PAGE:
|Julie Christie smokes that peace pipe (and then some) in Altman's great 1971 McCabe and Mrs Miller. |
(click to enlarge)
The screen is from Criterion's new Blu from the 4K restoration. I had heard a number of reservations about the restoration following the 4K screening here at the NZIFF in July, and there is no doubting how hard Altman and Vilmos Zsigmond flashed the negative prior to shooting, and used the flashing to accomplish high grain,foggy rainy image quality as a constant undertone. Even first release prints I remember could look pretty faint, and this despite some Tech IB prints making the rounds back then. This outrageous level of pre-exposure neg flashing was something only a master DP could get away with.(Coutard and Godard did similar flashing with Une Femme est une Femme and Deux ou Trois Choses.) And I think the new 4K proves once and for all Vilmos and Altman did just that with great success. Reviewing the film for the first time in decades also reminds me how fantastically fully formed Altman arrived as a major director so early in his feature (non TV) career with this and the sublime Brewster McLeod from 1970. The new BD is essential to life.
The new 4K is a great organic experience visually and aurally. And Criterion has thrown around two hours of extras into the soup including a KO 2016 doco with many of the original participants quite notably the hilarious and effervescent now 74 year old Aussie, Graeme Clifford who was then a Hollywood casting director when the movie was made. As was his want Altman decided Clifford was perfect for a small part so Graeme and Altman's original script girl, another Aussie called Maysie were co-opted into the rambling, ever growing cast. Such working methods as these were a constant in Altman's seemingly random but inspired method of interconnectivity. Indeed this disc along with the new Criterion 4K of Short Cuts, (plus a second BD50 of extras mostly ported from the original DVD of eight years ago) prompt me once again to yearn out loud for a fuller retrospective of everything.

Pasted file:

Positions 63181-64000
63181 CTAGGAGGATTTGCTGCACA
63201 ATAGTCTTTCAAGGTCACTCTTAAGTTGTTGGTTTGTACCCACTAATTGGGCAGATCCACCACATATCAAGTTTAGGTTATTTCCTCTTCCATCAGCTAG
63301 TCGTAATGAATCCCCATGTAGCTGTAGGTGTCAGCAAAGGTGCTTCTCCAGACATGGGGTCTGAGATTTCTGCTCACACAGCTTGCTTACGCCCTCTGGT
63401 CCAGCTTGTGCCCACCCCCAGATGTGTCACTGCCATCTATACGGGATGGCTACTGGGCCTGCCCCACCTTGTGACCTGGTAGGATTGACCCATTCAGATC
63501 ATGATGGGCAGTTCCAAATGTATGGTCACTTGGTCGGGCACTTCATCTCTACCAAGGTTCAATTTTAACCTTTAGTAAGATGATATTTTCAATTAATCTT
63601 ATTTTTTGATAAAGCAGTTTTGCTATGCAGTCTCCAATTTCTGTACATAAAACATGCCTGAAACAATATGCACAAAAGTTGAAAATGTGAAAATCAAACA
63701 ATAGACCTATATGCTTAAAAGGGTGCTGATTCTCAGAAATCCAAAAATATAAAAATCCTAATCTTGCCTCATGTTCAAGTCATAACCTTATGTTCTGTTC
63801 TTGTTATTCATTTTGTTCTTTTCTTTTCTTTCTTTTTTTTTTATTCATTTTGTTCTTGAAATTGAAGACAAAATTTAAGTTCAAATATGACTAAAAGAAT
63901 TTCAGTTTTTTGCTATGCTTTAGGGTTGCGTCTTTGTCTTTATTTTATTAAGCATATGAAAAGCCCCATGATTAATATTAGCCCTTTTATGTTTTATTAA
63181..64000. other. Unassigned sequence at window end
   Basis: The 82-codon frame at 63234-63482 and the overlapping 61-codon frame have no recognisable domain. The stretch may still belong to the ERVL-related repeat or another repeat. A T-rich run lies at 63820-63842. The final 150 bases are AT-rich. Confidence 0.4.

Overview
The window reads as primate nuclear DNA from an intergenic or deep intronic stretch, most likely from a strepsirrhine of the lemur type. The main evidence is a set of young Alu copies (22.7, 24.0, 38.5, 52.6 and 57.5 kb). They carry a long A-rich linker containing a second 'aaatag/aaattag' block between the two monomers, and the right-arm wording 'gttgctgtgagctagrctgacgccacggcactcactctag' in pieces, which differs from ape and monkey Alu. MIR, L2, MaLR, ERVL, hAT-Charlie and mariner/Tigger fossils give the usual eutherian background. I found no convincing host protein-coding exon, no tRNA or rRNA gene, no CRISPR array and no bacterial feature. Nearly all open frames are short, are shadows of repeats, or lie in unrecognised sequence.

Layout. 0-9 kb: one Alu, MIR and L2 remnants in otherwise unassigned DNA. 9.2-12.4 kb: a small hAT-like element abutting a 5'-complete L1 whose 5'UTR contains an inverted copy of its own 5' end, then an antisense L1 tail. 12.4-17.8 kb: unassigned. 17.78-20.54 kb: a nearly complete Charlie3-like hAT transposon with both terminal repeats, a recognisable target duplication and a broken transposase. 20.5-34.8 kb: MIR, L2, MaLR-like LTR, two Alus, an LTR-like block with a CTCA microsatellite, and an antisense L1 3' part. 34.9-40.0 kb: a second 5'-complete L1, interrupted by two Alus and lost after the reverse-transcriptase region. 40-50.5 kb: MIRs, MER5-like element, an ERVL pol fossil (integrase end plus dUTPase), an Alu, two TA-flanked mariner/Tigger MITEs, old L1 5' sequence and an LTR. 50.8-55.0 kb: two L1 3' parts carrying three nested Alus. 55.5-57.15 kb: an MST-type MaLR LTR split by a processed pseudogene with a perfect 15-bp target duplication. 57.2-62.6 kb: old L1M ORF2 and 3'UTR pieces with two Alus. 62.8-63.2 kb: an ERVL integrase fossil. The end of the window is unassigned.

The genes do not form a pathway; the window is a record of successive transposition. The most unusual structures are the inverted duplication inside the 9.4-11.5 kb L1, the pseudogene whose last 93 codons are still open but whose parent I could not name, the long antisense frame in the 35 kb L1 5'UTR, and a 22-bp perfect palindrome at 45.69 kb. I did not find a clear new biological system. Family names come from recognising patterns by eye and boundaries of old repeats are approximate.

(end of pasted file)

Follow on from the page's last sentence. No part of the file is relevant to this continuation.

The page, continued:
Not only was Altman one of the great American directors IMO, he was one of a tiny handful of artists who could never bring himself to outright hate a character. In this respect he shares company with the likes of no less than McCarey, Renoir and Bunuel. And the associations are not minor.